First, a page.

Nagahama Y, Zervos TM, Murata KK, Holman L, Karsonovich T, Parker JJ, Chen JS, Phillips HW, Fajardo M, Nariai H, Hussain SA, Porter BE, Grant GA, Ragheb J, Wang S, O'Neill BR, Alexander AL, Bollo RJ, and Fallah A. Real-World Preliminary Experience With Responsive Neurostimulation in Pediatric Epilepsy: A Multicenter Retrospective Observational Study. Neurosurgery 2021.
BACKGROUND: Despite the well-documented utility of responsive neurostimulation (RNS, NeuroPace) in adult epilepsy patients, literature on the use of RNS in children is limited.
OBJECTIVE: To determine the real-world efficacy and safety of RNS in pediatric epilepsy patients.
METHODS: Patients with childhood-onset drug-resistant epilepsy treated with RNS were retrospectively identified at 5 pediatric centers. Reduction of disabling seizures and complications were evaluated for children (<18 >yr) and young adults (>18 yr) and compared with prior literature pertaining to adult patients.
RESULTS: Of 35 patients identified, 17 were <18 yr at the time of RNS implantation, including a 3-yr-old patient. Four patients (11%) had concurrent resection. Three complications, requiring additional surgical interventions, were noted in young adults (2 infections [6%] and 1 lead fracture [3%]). No complications were noted in children. Among the 32 patients with continued therapy, 2 (6%) achieved seizure freedom, 4 (13%) achieved ≥90% seizure reduction, 13 (41%) had ≥50% reduction, 8 (25%) had <50% reduction, and 5 (16%) experienced no improvement. The average follow-up duration was 1.7 yr (median 1.8 yr, range 0.3-4.8 yr). There was no statistically significant difference for seizure reduction and complications between children and young adults in our cohort or between our cohort and the adult literature.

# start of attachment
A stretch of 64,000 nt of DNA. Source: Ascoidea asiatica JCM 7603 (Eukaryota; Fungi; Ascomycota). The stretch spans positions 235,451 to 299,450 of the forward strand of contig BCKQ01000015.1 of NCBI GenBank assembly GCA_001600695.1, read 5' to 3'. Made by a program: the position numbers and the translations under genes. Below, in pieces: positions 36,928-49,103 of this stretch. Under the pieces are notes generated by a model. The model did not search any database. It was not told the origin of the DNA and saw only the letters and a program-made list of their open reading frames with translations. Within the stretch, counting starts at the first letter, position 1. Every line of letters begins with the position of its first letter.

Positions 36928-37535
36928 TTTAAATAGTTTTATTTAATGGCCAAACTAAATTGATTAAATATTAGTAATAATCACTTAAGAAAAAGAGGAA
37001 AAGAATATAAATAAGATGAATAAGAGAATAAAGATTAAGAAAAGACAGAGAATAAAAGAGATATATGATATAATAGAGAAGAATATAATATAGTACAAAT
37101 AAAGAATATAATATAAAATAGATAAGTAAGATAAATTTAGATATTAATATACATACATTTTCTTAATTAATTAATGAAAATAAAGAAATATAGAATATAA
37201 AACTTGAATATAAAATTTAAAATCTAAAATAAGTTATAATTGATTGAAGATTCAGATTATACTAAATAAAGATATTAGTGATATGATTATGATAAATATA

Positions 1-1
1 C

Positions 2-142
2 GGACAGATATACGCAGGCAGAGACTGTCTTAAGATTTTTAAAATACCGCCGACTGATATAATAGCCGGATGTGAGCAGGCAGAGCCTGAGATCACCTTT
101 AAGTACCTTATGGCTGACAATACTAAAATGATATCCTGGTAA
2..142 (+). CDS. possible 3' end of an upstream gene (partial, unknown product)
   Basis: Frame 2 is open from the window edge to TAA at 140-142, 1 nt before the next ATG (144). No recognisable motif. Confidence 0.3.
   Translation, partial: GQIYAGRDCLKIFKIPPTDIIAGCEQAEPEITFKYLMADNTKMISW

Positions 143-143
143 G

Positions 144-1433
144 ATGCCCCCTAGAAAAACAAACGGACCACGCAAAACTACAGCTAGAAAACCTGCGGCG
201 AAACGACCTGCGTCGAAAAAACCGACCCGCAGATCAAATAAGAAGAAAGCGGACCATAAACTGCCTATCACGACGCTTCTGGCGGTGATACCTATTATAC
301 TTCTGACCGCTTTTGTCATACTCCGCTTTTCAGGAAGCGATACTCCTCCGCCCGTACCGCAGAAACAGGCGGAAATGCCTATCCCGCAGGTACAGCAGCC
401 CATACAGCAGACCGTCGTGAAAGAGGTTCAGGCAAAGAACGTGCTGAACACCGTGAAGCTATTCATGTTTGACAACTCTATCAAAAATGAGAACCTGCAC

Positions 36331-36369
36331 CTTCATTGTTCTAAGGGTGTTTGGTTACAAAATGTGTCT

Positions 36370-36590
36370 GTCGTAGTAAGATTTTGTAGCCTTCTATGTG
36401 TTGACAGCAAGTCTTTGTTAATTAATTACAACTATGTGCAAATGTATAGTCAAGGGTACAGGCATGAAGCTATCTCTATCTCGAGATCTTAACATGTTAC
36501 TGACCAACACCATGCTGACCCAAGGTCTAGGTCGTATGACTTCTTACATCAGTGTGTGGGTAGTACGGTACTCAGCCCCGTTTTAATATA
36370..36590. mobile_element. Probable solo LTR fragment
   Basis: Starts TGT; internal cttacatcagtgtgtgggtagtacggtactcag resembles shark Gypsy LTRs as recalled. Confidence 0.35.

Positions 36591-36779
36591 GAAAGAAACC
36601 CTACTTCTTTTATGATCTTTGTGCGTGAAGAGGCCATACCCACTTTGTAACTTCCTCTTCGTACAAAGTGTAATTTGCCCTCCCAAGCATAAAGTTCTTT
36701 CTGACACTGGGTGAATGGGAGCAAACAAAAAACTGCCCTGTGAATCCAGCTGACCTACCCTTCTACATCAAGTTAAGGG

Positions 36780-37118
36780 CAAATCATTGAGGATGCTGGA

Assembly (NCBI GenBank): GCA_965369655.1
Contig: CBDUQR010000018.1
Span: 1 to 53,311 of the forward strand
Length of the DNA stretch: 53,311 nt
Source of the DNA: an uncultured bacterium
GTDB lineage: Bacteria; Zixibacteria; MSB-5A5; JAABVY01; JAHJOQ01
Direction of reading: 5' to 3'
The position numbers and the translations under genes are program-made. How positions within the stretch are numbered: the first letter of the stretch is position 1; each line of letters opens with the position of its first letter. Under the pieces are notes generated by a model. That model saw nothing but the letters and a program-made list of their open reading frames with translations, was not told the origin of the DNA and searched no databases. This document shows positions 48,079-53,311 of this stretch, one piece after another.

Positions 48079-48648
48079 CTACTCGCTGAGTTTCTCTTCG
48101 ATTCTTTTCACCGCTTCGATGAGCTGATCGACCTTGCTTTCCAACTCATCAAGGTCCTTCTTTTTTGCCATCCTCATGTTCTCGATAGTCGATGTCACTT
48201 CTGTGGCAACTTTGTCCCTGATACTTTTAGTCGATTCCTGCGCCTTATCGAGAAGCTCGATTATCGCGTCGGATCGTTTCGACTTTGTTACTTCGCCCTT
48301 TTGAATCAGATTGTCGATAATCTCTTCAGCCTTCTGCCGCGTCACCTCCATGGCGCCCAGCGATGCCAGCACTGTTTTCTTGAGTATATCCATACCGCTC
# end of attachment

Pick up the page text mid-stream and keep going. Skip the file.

CONCLUSION: These preliminary data suggest that RNS is well tolerated and an effective off-label surgical treatment of drug-resistant epilepsy in carefully selected pediatric patients as young as 3 yr of age. Data regarding long-term efficacy and safety in children will be critical to optimize patient selection.
ePub ahead of print